respond with a successful response (+OK or +OK+). All optional text respond with a successful response (+OK or +OK+). All optional text
provided with the COMMENT command are ignored. provided with the COMMENT command are ignored.
6. STARTTLS Command 6. STARTTLS Command
Syntax: Syntax:
"STARTTLS" CRLF "STARTTLS" CRLF
TLS [TLS], more commonly known as SSL, is a popular mechanism for TLS [TLS], more commonly known as SSL, is a popular mechanism for
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After receiving a positive response to a STARTTLS command, the After receiving a positive response to a STARTTLS command, the
client MUST start the TLS negotiation before giving any other MTQP com- client MUST start the TLS negotiation before giving any other MTQP com-
mands. mands.
If the MTQP client is using pipelining, the STARTTLS command must If the MTQP client is using pipelining, the STARTTLS command must
be the last command in a group. be the last command in a group.
6.1. Processing After the STARTTLS Command 6.1. Processing After the STARTTLS Command
If the TLS handshake fails, the server SHOULD abort the connection.
After the TLS handshake has been completed, both parties MUST After the TLS handshake has been completed, both parties MUST
immediately decide whether or not to continue based on the authentica- immediately decide whether or not to continue based on the authentica-
tion and privacy achieved. The MTQP client and server may decide to move tion and privacy achieved. The MTQP client and server may decide to move
ahead even if the TLS negotiation ended with no authentication and/or no ahead even if the TLS negotiation ended with no authentication and/or no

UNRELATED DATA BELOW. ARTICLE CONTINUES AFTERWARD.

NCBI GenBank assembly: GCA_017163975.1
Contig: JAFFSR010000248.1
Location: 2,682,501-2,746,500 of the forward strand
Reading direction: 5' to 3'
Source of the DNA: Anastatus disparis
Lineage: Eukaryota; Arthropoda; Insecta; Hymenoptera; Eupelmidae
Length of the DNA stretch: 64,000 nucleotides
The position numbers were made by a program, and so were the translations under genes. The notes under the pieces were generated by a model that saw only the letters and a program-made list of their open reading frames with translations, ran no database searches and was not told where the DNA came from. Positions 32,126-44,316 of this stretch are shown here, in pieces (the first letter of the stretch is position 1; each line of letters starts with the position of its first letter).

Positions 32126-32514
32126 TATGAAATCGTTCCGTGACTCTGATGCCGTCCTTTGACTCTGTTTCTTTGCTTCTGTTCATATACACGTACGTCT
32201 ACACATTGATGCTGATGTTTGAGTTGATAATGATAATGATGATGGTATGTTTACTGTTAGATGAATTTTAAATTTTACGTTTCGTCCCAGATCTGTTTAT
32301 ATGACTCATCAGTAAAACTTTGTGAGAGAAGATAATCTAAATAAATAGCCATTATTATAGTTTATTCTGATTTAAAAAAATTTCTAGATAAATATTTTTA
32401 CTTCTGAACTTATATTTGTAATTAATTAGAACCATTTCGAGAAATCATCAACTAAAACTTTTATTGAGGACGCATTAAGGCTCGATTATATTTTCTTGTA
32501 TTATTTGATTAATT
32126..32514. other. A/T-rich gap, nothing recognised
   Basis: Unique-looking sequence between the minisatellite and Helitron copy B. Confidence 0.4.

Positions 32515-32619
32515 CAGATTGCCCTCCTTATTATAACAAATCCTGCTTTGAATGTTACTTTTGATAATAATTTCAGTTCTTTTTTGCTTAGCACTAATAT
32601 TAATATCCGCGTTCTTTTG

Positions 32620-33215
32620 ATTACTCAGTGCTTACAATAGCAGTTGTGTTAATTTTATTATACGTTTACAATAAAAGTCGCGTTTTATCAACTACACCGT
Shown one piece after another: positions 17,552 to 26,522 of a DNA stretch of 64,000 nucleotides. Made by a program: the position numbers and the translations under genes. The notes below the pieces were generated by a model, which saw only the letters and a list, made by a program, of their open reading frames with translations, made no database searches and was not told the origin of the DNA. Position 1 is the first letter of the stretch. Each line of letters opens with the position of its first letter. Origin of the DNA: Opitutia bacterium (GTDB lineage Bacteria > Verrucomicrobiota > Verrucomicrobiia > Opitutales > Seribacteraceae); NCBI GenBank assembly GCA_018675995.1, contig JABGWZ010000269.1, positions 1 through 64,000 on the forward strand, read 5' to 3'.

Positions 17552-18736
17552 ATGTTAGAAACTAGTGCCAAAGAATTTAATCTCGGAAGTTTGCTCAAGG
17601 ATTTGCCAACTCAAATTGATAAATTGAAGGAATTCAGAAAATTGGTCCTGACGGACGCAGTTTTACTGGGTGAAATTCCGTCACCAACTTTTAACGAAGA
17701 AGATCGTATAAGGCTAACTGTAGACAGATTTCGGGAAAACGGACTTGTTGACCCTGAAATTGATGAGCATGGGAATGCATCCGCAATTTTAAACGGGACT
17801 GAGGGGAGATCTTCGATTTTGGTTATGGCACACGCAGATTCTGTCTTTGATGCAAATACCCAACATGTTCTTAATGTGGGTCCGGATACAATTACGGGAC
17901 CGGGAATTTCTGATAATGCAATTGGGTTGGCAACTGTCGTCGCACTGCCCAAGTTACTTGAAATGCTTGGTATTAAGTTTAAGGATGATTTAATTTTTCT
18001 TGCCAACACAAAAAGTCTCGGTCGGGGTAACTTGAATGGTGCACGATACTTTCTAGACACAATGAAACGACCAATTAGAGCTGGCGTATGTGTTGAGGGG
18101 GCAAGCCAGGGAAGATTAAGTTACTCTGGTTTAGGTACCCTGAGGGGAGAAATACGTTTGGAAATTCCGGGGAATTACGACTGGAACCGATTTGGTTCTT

privacy because most MTQP services are performed with no authentication privacy because most MTQP services are performed with no authentication
and no privacy, but some MTQP clients or servers may want to continue and no privacy, but some MTQP clients or servers may want to continue
only if a particular level of authentication and/or privacy was only if a particular level of authentication and/or privacy was
achieved. achieved.
If the MTQP client decides that the level of authentication or If the MTQP client decides that the level of authentication or
privacy is not high enough for it to continue, it SHOULD issue an MTQP privacy is not high enough for it to continue, it SHOULD issue an MTQP
QUIT command immediately after the TLS negotiation is complete. If the QUIT command immediately after the TLS negotiation is complete. If the
MTQP server decides that the level of authentication or privacy is not MTQP server decides that the level of authentication or privacy is not
high enough for it to continue, it SHOULD reply to every MTQP command high enough for it to continue, it SHOULD reply to every MTQP command
from the client (other than a QUIT command) with a negative "-BAD"
from the client (other than a QUIT command) with a negative "-ERR"
response and a response code of "/insecure". response and a response code of "/insecure".
6.2. Result of the STARTTLS Command 6.2. Result of the STARTTLS Command
Upon completion of the TLS handshake, the MTQP protocol is reset to Upon completion of the TLS handshake, the MTQP protocol is reset to
the initial state (the state in MTQP after a server starts up). The the initial state (the state in MTQP after a server starts up). The
server MUST discard any knowledge obtained from the client prior to the server MUST discard any knowledge obtained from the client prior to the
TLS negotiation itself. The client MUST discard any knowledge obtained TLS negotiation itself. The client MUST discard any knowledge obtained
from the server, such as the list of MTQP options, which was not from the server, such as the list of MTQP options, which was not
obtained from the TLS negotiation itself. obtained from the TLS negotiation itself.